doula and husband assisting woman in labor

DO NOT wear a bra with an underwire or metal. If you are going in for a scheduled c-section, you will not be able to wear it. And if you have an emergency c-section, they will remove it. Metal can pose a burn risk. You can pack a nursing bra in your hospital bag, which will come in handy afterward.

Which type of bra is appropriate for a hospital birth?

The best bra for labor and delivery is a sports bra. And honestly, I love sports bras for just about everything. They are comfortable and easy to work with. Something like this is great because there are no wires.

Do you wear makeup during labor?

Lately, mamas have been wearing makeup to the hospital for delivery. This is because you no doubt want to look your best for those first photos you’ll likely post all over social media.

However, in the event of a c-section, they may remove it. This is because they want to keep an eye on your skin color. For a scheduled c-section, they do not put you under. But for an emergency, they do, and they will need to watch you in the event of trouble closely.

If you want to wear makeup, I’d chat with your doctor and find out the hospital policies. That would be the best way.

One thing you should not wear is fake nails. These can cause trouble with oxygen monitoring devices, so don’t wear them.

Can you wear your own hospital gown during labor?

Yes, you can! Just make sure you’re not worried about ruining it and that it provides easy access for the medical team.

What do I wear on the way to the hospital for labor?

At the beginning of this post, I explained how I wore the maternity clothes I was already wearing. I had no choice. That said, you may not either. You may be shopping with friends when you go into labor and have to have your husband meet you at the hospital.

You may be home like I was, but your water could trickle (or flow!) out. It is silly to change and soil more clothing in a case like that.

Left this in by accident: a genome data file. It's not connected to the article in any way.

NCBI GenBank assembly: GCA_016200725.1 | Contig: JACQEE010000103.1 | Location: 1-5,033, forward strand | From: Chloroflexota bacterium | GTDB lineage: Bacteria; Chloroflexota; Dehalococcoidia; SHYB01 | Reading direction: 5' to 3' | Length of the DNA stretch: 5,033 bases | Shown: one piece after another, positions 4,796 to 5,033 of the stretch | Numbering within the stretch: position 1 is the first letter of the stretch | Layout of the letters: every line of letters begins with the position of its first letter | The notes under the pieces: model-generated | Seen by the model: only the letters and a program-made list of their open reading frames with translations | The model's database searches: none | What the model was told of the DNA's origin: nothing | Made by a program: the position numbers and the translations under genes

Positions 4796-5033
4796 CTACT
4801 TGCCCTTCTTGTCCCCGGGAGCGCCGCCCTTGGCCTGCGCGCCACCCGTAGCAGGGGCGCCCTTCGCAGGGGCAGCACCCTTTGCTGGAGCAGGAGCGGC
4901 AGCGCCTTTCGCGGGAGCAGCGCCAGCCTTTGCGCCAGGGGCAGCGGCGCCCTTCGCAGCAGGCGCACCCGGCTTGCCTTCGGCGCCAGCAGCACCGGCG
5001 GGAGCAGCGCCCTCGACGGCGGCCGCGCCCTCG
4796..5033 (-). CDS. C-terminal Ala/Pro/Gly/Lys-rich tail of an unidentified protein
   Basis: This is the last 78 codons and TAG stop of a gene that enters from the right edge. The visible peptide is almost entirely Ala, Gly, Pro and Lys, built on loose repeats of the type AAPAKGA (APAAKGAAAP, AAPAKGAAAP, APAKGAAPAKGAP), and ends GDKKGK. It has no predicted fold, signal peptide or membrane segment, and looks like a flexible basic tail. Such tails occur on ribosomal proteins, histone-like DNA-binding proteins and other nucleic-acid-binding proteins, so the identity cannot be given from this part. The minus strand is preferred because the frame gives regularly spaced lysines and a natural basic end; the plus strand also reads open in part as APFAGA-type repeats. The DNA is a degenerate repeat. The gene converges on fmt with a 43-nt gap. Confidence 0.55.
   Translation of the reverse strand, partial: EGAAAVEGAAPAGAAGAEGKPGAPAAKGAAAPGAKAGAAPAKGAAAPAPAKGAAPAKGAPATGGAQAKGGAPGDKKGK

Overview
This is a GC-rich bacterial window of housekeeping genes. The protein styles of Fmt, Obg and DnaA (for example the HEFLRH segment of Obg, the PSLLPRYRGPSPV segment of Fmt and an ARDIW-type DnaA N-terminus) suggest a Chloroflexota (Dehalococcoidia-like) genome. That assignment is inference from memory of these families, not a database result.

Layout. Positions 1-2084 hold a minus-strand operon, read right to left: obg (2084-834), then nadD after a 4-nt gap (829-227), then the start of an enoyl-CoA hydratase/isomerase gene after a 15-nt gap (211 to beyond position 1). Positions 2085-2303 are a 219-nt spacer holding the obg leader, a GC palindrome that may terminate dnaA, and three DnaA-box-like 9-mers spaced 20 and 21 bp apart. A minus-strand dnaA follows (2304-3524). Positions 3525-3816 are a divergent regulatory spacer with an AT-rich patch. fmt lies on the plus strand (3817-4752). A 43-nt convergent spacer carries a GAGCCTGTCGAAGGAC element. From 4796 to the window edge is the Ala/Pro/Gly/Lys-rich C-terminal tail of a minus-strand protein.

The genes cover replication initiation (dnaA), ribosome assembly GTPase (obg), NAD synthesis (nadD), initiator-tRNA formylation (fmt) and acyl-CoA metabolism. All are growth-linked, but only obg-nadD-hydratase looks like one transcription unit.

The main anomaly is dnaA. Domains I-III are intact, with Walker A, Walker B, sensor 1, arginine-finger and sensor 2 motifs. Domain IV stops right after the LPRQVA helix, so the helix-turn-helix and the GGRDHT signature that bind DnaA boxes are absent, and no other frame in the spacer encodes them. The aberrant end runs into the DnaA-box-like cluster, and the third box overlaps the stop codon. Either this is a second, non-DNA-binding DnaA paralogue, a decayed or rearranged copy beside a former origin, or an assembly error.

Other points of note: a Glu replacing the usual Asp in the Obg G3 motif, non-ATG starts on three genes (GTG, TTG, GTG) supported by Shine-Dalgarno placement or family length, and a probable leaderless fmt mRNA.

But if you simply start having your contractions and you’re home, put on comfortable maternity clothes. I’ve covered many types of outfits recently and any of those would also work well for your journey to the hospital for labor.

What can’t you wear during labor?

There are some things you should never wear during labor. Do not worry if you go into labor while you are out – give these things to your husband, family, or trusted friend. When I was pregnant, I couldn’t wear my wedding band anyway because my fingers were too fat.

Read carefully:

As you approach the end of your pregnancy, try to limit the jewelry you wear just in case. You want to avoid showing up with diamond studs in your ears. Take them out and have them disappear.

The no jewelry rule applies to the wedding and/or engagement rings, piercings of any kind anywhere on your body (even in the mouth), toe rings, bracelets, anklets, necklaces…all of it. NO JEWELRY.

I had a belly ring when I was pregnant with my eldest. I had gotten ones designed for pregnant bellies. But when I went to the hospital, they made me take it out. My piercing had closed up when I was permitted to put it back in. Please keep this in mind if you have one too.

Another thing you cannot wear is contact lenses, at least for c-section births. If you have a normal delivery, it will depend on your comfort. I’d bring your glasses if I were you, just in case you are uncomfortable or need a c-section.

For those using a birthing pool, you may be told not to wear makeup, nail polish, or varnish. This is for hygienic purposes. Even nail polish may be forbidden at hospitals, so call and find this out first. Some advise you not to have it on if you have a c-section.

In short, you should know that looking pretty will likely be the last thing on your mind while you are in labor. I can tell you my thoughts were something like this: “OMG, everyone is looking at my vagina! How many people do they really need to do this? Ugh, I’m cold! Ouch! Contractions! Get this kid out of here! OUCH!”

I was not thinking about how I looked, not until I left the hospital, at least. And I suspect once you’re in the thick of it, you’ll think like that too.